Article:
The unknown asset
Vineet Chhatwal, chief operating officer of The Consulting Office, explains why enterprises need to work harder to protect their intellectual assets.
As we pass the anniversary of the "economic crisis," it is logical to look back at the year to see if something has been learnt and get some pointers for the future. There have been a myriad of programs on the media aptly titled "after shock" and the like. I couldn't help but notice the lack of focus on the loss of knowledge that various organisations have experienced due to mass layoffs, projects shelved mid-way and so on. For the avoidance of doubt, I refer to knowledge (assets) here as intellectual property (IP) that can be practically protected. Very few organisations expended any resources on converting knowledge to tangible IP, most of which is actually lost forever.
Over the past few months, I had the opportunity to discuss this issue with several business and government leaders. The idea of being able to protect and leverage their organisation's cumulative knowledge finds favor with all of them without exception. In some cases, the commercial possibilities are tremendous as well. Unfortunately the discussions get vague when one touches upon the practical realities. Whose job is it to harness and mange the knowledge assets? How does one protect the knowledge from walking out with consultants and the like? Does the organisation even have the rights to claim the knowledge as its own? Is the leadership providing the awareness and tools to the organisation to be able to manage the knowledge assets?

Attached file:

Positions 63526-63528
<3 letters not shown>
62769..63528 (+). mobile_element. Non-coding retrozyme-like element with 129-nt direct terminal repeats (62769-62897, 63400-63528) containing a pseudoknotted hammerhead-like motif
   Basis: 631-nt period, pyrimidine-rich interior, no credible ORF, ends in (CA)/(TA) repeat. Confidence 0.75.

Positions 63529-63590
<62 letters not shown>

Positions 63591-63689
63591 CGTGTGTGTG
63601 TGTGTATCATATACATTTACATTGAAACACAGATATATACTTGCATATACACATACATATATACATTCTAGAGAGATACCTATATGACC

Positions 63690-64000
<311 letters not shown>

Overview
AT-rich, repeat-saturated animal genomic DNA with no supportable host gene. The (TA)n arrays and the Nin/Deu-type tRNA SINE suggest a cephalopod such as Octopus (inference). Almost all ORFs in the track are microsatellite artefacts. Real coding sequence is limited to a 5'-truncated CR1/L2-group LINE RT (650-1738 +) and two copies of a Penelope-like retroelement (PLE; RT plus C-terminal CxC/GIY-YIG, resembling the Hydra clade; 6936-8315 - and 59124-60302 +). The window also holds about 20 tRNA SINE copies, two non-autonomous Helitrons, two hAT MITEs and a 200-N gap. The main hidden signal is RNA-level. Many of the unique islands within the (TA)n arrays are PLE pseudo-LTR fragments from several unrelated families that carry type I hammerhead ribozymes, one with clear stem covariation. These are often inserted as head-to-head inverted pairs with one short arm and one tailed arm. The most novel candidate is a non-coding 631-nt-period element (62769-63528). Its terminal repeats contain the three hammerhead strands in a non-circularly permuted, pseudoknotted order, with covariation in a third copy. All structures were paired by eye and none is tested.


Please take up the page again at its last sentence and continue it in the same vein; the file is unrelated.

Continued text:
I see this as a significant opportunity for the CIOs to take a lead and fill this vacuum. This is also logical, as most of the innovations are either directly led or have a significant contributions from information technology. This gains even more relevance in the MENA region's context, as CIOs are a rare species here. However, the CIOs should not see this as an information security or a legal issue only. It requires a holistic and portfolio management type approach to create and manage knowledge assets.
Firstly, the CIO needs to sponsor or undertake an objective review of the knowledge currently existing in their respective organisations. Again, I am referring to tangible IP only. Further, the review should focus on factors such as criticality for the organisation, investment in developing the IP and potential commercial value (if applicable). This review should result in a portfolio of IP assets which should be regularly updated. This will enable a CIO to not only develop a robust strategy to harness these assets but also open the eyes of his CEO and/or board to the investments that have been made in developing these assets.
Secondly, he/she needs to establish a process and related tools that enable the business resources to identify, develop and manage IP on an ongoing basis. The resources at relevant levels should be provided the necessary awareness to avoid an unintentional leakage of IP. The CIO should collaborate with internal compliance and audit functions to not only ensure adherence to the process but also obtain an independent view of the value to the organisation.
Thirdly, the procurement and legal functions in the organisation need to ensure that the terms of business sufficiently protect the IP that is created on projects/services outsourced to third parties. This should also be applied joint ventures and similar arrangements.
Finally, the CIO will need to work with the HR function to ensure that appropriate policies, incentives and contractual safeguards are embedded. This will contribute significantly towards building the right culture and highlighting the importance of IP management to the business resources.
To close off, I want to highlight the irony associated with my choice of title for this article. I borrowed it from a book titled Capitalism - The Unknown Ideal, written by Ayn Rand. If nothing else, with the current crisis caused by un-bridled capitalism, it will possibly place "knowledge" firmly on every board's agenda.
The views expressed are those of the author and not that of The Consulting Office.